Ever since I began to crack the whip a few weeks before Birdy was born, I've become a huge believer in the power of a chore chart. I can't be stopped.
The "morning chore chart" has expanded a bit, I've added the obvious set the dinner table and feed the dogs–two evening chores that were requiring nagging. Now? Seamless. (on most days)
And I've taken my name out of the mix of morning chores. I've got enough on my plate in the mornings and the girls have been fine handling things outside on their own. (Though I have been known to sneak outside during the quiet moments of the morning before anyone is awake to do the chores myself. There's something relaxing and peaceful about those moments that I really enjoy.)
But my newest chart is created with a nod to my own mother. The Dinner Job List. When we were little, my mother had a typed-up list of jobs on the kitchen refrigerator. Each week, each child was assigned one of the four jobs. And each job consisted of a short list of tasks to get the dinner dishes done.
By the time everyone finished their job, the kitchen was clean. Everyone knew exactly what they had to do before they could be excused. And as long as you did a good job, you could get it done as fast as possible.
The daunting task of cleaning up the messy kitchen seemed so much more do-able when you only faced a short list of four or five tasks.
Now that Mary and Emma have begun having a major role in dinner dishes, I decided it was time to implement the dinner dishes jobs.
I'm a big fan and so are they. Emma tells me it's so much easier when you know exactly what you need to do. It seems to keep them focused because they're so anxious to move through their list and "be excused".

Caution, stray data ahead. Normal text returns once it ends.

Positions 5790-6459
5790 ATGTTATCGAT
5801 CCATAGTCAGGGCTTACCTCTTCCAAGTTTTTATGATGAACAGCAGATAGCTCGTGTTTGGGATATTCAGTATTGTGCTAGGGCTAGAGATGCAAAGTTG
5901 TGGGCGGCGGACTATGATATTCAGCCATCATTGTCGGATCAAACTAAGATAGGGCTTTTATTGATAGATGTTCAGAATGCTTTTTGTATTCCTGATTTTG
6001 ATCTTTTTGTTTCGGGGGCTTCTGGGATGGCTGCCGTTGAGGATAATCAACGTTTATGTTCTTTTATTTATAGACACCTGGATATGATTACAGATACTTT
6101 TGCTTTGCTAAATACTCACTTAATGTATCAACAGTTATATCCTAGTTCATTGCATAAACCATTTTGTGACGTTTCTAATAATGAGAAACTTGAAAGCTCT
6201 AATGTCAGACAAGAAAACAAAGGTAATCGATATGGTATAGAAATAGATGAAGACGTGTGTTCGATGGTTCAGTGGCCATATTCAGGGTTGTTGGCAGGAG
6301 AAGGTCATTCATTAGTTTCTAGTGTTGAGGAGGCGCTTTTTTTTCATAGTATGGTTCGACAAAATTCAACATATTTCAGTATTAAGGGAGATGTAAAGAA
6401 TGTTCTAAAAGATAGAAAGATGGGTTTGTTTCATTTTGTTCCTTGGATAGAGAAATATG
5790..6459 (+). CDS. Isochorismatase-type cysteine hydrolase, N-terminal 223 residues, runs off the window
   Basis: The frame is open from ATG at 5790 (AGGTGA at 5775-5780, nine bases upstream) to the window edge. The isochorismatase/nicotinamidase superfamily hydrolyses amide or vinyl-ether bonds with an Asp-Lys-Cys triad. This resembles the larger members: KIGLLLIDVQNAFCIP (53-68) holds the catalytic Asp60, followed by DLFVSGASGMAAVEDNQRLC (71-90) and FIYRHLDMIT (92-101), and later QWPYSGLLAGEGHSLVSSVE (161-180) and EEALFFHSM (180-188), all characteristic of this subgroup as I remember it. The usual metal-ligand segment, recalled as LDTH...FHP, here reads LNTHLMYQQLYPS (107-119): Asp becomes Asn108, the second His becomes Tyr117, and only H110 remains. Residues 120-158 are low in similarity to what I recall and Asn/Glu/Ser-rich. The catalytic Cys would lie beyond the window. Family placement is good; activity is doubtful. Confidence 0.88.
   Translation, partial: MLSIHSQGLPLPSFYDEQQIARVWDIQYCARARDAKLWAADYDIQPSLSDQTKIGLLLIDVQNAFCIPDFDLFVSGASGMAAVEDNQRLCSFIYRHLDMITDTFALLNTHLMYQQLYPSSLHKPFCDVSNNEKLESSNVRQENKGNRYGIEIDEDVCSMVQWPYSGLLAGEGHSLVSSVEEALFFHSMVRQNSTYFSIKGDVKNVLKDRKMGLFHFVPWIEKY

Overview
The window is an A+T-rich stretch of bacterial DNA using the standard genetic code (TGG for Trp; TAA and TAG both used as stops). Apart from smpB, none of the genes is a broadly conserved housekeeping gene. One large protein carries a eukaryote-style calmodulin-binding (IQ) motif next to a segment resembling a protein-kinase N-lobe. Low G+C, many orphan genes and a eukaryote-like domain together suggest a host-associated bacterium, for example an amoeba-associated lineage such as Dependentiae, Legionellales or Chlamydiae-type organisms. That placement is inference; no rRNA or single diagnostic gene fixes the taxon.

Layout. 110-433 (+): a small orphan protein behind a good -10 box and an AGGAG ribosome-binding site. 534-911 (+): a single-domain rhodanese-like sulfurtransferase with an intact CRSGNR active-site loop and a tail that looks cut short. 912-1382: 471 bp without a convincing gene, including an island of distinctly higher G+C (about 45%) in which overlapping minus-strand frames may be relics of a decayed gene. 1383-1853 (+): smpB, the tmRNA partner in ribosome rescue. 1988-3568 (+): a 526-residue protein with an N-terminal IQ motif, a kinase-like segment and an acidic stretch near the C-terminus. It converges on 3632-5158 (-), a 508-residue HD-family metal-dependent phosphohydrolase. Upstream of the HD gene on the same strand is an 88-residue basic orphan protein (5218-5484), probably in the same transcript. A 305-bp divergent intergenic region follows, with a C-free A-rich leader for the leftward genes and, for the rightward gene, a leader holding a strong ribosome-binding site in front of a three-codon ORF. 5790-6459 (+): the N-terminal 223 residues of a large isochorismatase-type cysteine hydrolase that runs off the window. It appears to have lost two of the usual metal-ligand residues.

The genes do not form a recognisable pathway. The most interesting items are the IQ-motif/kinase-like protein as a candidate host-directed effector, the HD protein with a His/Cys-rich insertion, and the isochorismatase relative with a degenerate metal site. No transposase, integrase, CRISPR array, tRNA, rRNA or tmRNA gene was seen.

And I love it too, because the nagging quotient is gone and when all the jobs are shared, I can even slip in a few "extras". The floor gets swept every night. The breakfast table is set and the dish drainer emptied every night. Those things may be standard in your house, but not here–with Dan getting home late from work and bedtimes breathing down our necks.
Yes, these things get me giddy.
I tried to organize their jobs by zones and flow. I didn't want one person waiting on another person, in order to move through their list. For example, I didn't want the "wipe off the kitchen table" person waiting on the "clear the kitchen table" person. So I tried to put both of those jobs on the same list. And each week they switch jobs. Yes, just as they're getting comfortable, I switch things up and make them learn something new. (This was Emma's only complaint to me.)
Now, I'm making a list of all the lists that I need to make. Next up, a bedroom chore chart, I believe….my poor children.